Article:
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Proc Biol Sci. 2013 Nov 13;281(1774):20132686. doi: 10.1098/rspb.2013.2686. Print 2014 Jan 7.

Himalayan fossils of the oldest known pantherine establish ancient origin of big cats.

Author information

1
Department of Biological Sciences, University of Southern California, , Los Angeles, CA 90089, USA, Department of Vertebrate Paleontology, Natural History Museum of Los Angeles County, , 900 Exposition Boulevard, Los Angeles, CA 90007, USA, Division of Paleontology, American Museum of Natural History, , New York, NY 10024, USA, Key Laboratory of Vertebrate Evolution and Human Origins of Chinese Academy of Sciences, Institute of Vertebrate Paleontology and Paleoanthropology, Chinese Academy of Sciences, , Beijing 100044, People's Republic of China, Department of Paleobiology and Division of Mammals, National Museum of Natural History, The Smithsonian Institution (NHB, MRC 121), , PO Box 37012, Washington, DC 20013-7012, USA, The George C. Page Museum, , 5801 Wilshire Boulevard, Los Angeles, CA 90036, USA, Department of Biological Sciences, University of Alberta, , Edmonton, Canada , T6G 2E9, Gansu Provincial Museum, , Lanzhou 730050, People's Republic of China.

Abstract

Pantherine felids ('big cats') include the largest living cats, apex predators in their respective ecosystems. They are also the earliest diverging living cat lineage, and thus are important for understanding the evolution of all subsequent felid groups. Although the oldest pantherine fossils occur in Africa, molecular phylogenies point to Asia as their region of origin. This paradox cannot be reconciled using current knowledge, mainly because early big cat fossils are exceedingly rare and fragmentary. Here, we report the discovery of a fossil pantherine from the Tibetan Himalaya, with an age of Late Miocene-Early Pliocene, replacing African records as the oldest pantherine. A 'total evidence' phylogenetic analysis of pantherines indicates that the new cat is closely related to the snow leopard and exhibits intermediate characteristics on the evolutionary line to the largest cats. Historical biogeographic models provide robust support for the Asian origin of pantherines. The combined analyses indicate that 75% of the divergence events in the pantherine lineage extended back to the Miocene, up to 7 Myr earlier than previously estimated. The deeper evolutionary origin of big cats revealed by the new fossils and analyses indicate a close association between Tibetan Plateau uplift and diversification of the earliest living cats.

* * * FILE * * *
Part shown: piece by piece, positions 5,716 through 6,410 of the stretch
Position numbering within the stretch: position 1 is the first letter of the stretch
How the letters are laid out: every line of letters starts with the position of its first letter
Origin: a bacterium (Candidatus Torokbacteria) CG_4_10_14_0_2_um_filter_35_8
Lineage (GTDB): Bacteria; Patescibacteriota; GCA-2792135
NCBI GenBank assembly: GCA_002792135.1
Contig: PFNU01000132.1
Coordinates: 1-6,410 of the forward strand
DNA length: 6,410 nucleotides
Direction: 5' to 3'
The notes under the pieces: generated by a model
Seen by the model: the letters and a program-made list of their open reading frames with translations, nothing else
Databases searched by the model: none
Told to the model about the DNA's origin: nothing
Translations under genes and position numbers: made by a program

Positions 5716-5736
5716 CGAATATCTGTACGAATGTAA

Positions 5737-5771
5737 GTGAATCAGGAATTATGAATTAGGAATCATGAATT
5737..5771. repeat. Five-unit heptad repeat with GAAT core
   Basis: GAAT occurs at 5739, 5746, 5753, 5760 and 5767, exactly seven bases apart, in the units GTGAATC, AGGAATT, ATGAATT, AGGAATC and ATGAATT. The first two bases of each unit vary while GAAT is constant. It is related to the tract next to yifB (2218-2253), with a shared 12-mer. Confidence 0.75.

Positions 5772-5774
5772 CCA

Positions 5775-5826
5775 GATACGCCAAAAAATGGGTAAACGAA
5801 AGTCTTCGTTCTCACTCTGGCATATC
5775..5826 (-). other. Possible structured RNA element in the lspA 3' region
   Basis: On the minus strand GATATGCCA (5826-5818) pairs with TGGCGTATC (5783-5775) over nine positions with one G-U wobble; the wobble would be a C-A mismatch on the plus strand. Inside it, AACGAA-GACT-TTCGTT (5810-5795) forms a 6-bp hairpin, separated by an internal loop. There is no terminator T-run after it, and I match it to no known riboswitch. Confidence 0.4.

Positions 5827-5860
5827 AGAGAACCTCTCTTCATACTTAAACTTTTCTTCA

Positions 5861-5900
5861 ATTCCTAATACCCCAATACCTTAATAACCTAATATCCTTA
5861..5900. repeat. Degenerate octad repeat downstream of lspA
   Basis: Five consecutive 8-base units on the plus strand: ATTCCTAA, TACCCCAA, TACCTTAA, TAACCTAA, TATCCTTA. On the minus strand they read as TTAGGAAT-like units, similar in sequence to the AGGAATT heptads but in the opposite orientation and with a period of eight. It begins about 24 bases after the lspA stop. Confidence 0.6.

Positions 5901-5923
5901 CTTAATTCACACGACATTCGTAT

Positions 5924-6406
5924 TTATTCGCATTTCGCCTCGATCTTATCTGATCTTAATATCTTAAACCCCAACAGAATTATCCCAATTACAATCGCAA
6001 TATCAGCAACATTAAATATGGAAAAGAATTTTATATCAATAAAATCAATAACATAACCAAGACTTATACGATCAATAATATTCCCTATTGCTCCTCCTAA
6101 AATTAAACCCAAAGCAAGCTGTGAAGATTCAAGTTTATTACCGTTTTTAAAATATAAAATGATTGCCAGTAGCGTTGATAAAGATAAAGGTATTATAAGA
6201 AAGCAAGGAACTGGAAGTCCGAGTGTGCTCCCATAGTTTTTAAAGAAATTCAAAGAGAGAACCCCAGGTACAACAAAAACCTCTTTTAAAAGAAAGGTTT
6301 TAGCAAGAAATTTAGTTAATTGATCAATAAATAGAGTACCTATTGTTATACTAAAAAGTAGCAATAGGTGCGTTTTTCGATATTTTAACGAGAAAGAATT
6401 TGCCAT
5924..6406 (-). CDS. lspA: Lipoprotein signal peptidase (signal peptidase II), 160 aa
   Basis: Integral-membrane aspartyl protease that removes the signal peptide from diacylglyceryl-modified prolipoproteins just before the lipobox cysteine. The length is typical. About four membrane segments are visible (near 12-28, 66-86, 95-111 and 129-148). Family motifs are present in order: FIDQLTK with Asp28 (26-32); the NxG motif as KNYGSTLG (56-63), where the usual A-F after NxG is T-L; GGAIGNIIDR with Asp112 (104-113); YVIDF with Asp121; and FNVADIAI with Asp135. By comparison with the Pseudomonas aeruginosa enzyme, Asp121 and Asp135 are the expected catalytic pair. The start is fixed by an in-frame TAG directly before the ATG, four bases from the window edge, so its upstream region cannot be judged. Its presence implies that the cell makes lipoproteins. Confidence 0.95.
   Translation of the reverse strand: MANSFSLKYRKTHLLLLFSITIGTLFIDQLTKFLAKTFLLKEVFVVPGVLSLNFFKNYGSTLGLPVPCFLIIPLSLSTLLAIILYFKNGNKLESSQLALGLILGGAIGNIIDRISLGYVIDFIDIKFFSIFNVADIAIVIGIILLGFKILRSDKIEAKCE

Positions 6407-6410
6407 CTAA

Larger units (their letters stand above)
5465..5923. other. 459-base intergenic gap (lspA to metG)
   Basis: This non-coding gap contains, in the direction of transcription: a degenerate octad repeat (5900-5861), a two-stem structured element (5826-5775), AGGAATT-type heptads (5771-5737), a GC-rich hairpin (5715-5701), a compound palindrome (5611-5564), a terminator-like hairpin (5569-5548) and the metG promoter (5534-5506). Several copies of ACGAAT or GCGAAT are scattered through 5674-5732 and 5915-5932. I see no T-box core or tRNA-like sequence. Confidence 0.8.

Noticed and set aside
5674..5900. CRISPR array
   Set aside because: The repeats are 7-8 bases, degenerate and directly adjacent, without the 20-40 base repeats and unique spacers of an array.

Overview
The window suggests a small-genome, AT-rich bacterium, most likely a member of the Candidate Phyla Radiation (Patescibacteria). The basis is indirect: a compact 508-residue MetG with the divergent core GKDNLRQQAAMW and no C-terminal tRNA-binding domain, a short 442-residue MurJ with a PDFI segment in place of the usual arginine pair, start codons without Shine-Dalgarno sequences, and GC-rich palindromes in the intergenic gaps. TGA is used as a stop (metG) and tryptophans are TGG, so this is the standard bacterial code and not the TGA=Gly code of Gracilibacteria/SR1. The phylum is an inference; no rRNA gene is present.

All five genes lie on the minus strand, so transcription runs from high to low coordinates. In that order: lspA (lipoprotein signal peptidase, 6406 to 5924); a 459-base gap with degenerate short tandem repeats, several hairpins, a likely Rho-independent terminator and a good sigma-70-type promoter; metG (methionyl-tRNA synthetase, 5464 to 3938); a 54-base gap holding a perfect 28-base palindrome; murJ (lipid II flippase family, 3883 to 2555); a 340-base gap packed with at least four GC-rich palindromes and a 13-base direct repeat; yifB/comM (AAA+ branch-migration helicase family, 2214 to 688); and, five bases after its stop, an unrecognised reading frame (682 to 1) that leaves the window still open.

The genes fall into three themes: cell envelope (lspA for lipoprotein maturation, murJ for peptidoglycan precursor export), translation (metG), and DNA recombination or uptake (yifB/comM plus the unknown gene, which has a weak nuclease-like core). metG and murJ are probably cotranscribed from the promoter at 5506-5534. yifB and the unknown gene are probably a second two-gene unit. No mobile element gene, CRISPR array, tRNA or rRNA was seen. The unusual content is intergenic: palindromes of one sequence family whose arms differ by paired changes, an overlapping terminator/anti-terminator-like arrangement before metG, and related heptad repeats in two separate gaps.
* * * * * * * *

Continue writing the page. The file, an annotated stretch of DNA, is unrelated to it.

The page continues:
KEYWORDS:

Asia; Felidae; Himalaya; Miocene; Pantherinae; first appearance

PMID:
24225466
PMCID:
PMC3843846
DOI:
10.1098/rspb.2013.2686
[Indexed for MEDLINE]
Free PMC Article

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